Price

Fish tank filters are necessary, any fish owner will tell you that much. But just like any other product, they aren’t worth any more (or less) than others just because of their price.

If it’s your first time buying a fish tank filter, don’t splurge on something extremely expensive. After all, it might not fit with your aquarium, rendering it useless. However, don’t rush to buy the cheapest product out there either. If it seems too good to be true in terms of price, it probably is.

What is the best quiet fish tank filter.

Best Quiet Fish Tank Filters — The 2020 List

1. Polar Aurora 200 Gallon Filter Canister

If you own a large fish tank, this particular filter will be your best option. As its name suggests, the Polar Aurora will work for any 200-gallon aquarium. And it ought to be, considering it has a massive filtration rate of 525 gallons per hour!

Thanks to its 9 W sterilizer, the Polar Aurora can kill off any pesky algae that start to grow in the fish tank. Moreover, it has a five-stage filtration process which allows for a thorough, detailed cleaning. And all of it is done to the tune of near-silence!

One thing you’ll love about the Polar Aurora is just how easy it is to install. It comes with a complete kit and an easy-to-understand set of instructions. This feature is especially important for first-timers, as it will help them get used to the filter set-up should they have to replace this filter with a new one.

Finally, as a kit, the Polar Aurora filter doesn’t require you to buy anything extra. Lots of different products out there can’t really work without an additional part sold separately. If you’re looking for a brand that will save you money, Polar Aurora is the best filter for you.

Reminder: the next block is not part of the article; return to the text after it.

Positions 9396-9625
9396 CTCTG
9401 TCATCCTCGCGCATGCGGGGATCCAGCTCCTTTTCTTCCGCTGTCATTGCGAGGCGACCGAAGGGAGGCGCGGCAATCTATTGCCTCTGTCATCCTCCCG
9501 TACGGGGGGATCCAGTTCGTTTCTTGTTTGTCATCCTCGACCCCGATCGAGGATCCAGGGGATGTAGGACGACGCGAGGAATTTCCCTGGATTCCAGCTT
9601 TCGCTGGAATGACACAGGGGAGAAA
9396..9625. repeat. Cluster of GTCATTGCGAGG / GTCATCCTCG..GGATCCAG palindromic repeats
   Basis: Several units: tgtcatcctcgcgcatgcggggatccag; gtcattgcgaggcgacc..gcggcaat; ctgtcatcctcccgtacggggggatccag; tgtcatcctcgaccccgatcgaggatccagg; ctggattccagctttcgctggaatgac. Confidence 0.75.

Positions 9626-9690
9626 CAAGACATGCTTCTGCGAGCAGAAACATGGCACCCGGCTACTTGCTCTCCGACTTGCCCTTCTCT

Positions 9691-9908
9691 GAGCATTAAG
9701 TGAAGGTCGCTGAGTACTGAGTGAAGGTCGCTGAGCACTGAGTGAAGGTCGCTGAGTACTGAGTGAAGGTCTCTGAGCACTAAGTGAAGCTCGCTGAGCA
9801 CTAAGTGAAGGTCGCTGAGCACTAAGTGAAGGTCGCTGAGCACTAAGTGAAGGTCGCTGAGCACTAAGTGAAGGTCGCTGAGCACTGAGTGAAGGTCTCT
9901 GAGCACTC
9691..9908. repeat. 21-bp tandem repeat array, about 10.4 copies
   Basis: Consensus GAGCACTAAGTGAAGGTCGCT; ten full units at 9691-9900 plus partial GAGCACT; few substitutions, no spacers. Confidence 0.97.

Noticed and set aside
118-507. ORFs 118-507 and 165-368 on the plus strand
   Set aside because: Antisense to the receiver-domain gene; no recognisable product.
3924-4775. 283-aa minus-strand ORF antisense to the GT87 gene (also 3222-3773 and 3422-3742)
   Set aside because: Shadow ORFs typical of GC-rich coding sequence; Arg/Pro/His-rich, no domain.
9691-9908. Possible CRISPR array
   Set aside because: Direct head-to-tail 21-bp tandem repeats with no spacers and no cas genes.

Pros

  • Impressive 525 gallons per hour filtration capacity
  • Fits most large tanks
  • Eliminates most of the viruses and bacteria in the tank
  • Offers five filtration stages

Cons

  • Might get damaged if you expose it to UV rays for a long period of time

2. SunSun Hw304B 525GPH Pro Canister Filter Kit

Visually, the SunSun Hw304B doesn’t look too different from the Polar Aurora. After all, they are both white, bulky filters with powerful performances. Of course, there are some differences. For example, this filter can only work with fish tanks that can hold up to 150 gallons of water.

While it does have the capacity of 525 GPH (again, just like Polar Aurora), it’s still not the best solution for large tanks. The only other flaw that the Hw304B has is some minor filter motor issues.

Sunsun canister filter for fish tanks.

So, now that we’ve covered what few flaws the Hw304B has, what are some of its strong points? Well, first off, it’s just as easy to set up as Polar Aurora, making it perfect for both beginners and long-time fish owners. In addition, it’s easy to disassemble should there be any technical problems.

Next, there are the three different filtration stages which the product offers — mechanical, chemical, and biological filtration. Combined, these stages can clean the fish tank more effectively than any other commercial filter could, and they’ll do it more quickly.

Then you have the 9W UV sterilizer. This addition to the Hw304B is perfect for killing both algae and bacteria that grow within the tank. 

Finally, the SunSun has an additional feature that earned it a spot on this list. Namely, this filter is so quiet that satisfied customers described it as “relaxing to be around.” And there’s no better combo than a silent filter and three separate stages of filtration.

Pros

  • Impressive 525 gallons per hour filtration capacity
  • Easy to set-up and dismantle
  • Comes with a 9W UV sterilizer
  • Offers three filtration stages

Cons

  • Filter motors might be giving you some issues

3. Ehm Fltr 2217 Classic Filter

It’s no wonder why the Ehm Fltr 2217 has the added adjective “classic.” Just one look at its green-coated exterior makes you think of an old, reliable product that has only become stronger as the years went by. Of course, there’s a good reason for thinking that; after all, Ehm has been making high-quality fish tank products for years.